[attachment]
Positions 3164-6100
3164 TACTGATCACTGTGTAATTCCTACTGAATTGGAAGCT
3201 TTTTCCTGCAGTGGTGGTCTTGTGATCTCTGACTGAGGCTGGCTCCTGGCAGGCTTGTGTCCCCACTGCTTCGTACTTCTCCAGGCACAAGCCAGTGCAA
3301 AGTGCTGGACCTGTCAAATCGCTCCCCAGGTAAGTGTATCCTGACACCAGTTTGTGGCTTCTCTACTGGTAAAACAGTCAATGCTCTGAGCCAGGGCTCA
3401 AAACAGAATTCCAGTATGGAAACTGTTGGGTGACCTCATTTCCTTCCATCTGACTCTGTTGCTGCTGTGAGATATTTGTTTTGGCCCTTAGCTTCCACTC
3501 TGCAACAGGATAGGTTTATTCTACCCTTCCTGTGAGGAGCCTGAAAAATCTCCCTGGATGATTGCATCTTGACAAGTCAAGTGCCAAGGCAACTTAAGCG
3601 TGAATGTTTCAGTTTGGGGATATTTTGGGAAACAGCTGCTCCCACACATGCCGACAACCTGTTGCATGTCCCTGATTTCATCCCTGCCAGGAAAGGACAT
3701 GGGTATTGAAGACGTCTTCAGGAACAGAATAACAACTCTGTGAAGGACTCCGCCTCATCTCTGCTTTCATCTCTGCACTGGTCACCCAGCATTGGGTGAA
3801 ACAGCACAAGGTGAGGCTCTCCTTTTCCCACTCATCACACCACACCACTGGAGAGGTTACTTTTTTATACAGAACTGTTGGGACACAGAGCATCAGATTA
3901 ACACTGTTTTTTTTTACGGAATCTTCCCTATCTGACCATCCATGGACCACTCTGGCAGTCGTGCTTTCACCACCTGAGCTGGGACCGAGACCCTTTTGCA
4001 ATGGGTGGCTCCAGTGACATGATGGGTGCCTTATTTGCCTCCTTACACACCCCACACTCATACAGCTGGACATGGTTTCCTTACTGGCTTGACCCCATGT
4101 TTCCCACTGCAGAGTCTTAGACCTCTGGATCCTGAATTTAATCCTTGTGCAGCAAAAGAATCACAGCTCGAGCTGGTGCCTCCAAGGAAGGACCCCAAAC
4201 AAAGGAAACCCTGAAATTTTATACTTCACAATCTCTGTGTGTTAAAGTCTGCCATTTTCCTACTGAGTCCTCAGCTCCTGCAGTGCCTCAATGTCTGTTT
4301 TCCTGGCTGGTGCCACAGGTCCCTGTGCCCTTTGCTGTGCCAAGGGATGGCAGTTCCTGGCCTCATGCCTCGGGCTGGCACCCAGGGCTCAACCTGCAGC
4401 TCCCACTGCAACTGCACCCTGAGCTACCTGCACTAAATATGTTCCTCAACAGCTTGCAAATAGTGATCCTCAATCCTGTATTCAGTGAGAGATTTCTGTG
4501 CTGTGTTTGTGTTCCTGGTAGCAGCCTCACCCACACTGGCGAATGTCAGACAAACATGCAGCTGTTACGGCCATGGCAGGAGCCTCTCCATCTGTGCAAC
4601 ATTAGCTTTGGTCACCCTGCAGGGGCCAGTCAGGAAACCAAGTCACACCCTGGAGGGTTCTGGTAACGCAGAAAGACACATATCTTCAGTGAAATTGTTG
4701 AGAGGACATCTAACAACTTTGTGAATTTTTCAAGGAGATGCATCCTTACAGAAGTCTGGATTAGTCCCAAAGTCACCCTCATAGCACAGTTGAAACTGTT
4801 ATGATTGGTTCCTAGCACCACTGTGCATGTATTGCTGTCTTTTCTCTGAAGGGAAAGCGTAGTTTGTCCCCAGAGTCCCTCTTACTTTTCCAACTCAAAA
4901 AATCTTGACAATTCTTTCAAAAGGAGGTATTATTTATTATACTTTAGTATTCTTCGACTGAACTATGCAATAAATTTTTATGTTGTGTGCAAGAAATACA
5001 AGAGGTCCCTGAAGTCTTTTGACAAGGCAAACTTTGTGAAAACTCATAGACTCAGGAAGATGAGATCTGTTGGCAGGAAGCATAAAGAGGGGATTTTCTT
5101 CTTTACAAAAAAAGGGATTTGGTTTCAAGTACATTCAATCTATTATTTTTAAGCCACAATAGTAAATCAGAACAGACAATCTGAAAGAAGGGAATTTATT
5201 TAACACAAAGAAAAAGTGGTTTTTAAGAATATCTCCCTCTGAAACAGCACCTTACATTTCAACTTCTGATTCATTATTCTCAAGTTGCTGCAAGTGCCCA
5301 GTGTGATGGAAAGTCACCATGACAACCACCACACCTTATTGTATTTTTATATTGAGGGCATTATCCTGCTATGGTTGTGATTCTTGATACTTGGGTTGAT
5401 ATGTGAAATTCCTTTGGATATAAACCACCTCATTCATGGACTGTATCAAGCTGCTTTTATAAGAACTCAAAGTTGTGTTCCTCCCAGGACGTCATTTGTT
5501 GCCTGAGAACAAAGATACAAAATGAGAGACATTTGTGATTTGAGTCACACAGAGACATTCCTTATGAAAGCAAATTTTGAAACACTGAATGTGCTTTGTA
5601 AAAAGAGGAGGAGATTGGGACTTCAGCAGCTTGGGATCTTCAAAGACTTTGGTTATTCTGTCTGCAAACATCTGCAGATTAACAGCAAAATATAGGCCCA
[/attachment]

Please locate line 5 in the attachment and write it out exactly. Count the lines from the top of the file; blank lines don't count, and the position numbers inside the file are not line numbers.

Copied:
3401 AAACAGAATTCCAGTATGGAAACTGTTGGGTGACCTCATTTCCTTCCATCTGACTCTGTTGCTGCTGTGAGATATTTGTTTTGGCCCTTAGCTTCCACTC